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According to Jacobs, Schimmel, Masson & Harvill (2016) the use of dyads allows group leaders to pair group members together for a number of reasons like; reducing member anxiety, getting members to open up and to provide group leaders a time to gather their thoughts.In my experience conducting education groups for teenagers, I used dyads for a number of different reasons.
Teens Making A Change (TMAC), a youth leadership development group, was an open group.For as many regular members there were just as many new members weekly.To create a comfort level for new members to the group I would pair them up with a member that attended group on a consistent basis that was familiar with the rules and culture of the group.The paired members would interview each other and then present each other to the group.I allowed a question and answer time period allowing the new members to tell the group a little about themselves, while becoming familiar with the structure of the program.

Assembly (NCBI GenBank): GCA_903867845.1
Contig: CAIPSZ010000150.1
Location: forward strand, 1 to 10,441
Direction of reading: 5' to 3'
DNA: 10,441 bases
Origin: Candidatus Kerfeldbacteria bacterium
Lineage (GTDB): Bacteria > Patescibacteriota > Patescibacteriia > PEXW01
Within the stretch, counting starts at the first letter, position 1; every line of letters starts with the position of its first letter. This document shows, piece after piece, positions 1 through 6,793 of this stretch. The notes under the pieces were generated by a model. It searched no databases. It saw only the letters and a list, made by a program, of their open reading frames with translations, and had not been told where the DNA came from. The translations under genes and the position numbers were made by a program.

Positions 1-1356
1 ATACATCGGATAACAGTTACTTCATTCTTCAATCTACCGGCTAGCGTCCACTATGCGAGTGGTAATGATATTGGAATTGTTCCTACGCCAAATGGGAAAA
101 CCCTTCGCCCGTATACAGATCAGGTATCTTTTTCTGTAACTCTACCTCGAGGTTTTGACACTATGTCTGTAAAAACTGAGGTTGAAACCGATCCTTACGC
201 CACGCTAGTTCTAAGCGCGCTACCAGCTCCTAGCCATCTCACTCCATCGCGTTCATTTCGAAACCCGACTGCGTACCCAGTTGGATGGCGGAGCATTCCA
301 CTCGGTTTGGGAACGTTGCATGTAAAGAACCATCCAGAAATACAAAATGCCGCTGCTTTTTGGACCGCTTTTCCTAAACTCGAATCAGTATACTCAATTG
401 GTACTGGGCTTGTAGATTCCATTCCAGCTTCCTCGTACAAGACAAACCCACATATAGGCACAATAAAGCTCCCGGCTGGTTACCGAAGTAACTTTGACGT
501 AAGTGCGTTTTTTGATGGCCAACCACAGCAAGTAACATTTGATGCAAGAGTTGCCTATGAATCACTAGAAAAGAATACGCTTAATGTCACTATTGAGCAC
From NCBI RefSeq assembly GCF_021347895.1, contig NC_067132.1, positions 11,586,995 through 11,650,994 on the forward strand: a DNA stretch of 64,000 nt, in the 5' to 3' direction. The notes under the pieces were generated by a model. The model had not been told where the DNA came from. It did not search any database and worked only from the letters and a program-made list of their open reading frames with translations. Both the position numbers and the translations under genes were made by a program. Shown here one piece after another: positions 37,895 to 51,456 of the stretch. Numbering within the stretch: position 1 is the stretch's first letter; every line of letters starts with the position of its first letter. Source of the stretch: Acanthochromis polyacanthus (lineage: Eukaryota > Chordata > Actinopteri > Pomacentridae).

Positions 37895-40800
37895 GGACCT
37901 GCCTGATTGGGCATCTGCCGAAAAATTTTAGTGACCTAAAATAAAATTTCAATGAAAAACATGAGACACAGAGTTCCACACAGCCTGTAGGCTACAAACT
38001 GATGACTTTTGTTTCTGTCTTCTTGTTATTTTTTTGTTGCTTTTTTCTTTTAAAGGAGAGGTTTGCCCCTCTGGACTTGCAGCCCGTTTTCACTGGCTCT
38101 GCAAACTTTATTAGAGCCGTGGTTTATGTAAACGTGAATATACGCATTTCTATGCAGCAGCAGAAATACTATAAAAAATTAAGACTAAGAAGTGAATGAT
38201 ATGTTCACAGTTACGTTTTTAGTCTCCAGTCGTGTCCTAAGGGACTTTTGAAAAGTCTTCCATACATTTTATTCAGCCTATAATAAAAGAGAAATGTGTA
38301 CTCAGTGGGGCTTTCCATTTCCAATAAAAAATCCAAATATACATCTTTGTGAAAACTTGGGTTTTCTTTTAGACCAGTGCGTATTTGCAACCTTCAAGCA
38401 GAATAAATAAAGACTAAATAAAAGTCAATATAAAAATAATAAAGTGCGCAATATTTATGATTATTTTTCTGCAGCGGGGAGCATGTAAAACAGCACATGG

In presenting discussion topics to TMAC I used dyads to get the teens talking about the topic (Jacobs, Schimmel, Masson, &Harvill, 2016).The pairs went around the room and presented what they felt and their understanding of the topic.Using dyads allowed for to understand how much the teens understood about the topic and how deep I needed to go into the topic over all or if there were areas of the topic that the teens were not that familiar and could use additional information or resources.
The third way I used dyads was if I had a member that may have been having difficulties with a topic, their day, or if they appeared to need additional support or encouragement from me or one of the groups volunteers.During those times I used dyads to have the teens discuss current news events or to discuss their highs and lows of the day; sort of a warm up exercise (Jacobs, Schimmel,Masson, & Harvill, 2016).This was beneficial because the group maintained positive structure and I was able to meet the needs of the member in need process their issue or concern.What I also discovered, there were pretty interesting topics and discussions birthed from the dyads.
Jacobs, D., Schimmel, C., Masson, R., & Harvill, R. (2016). Group counseling; Strategies and skills. 8th edition. Boston, MA. Cengage Learning.
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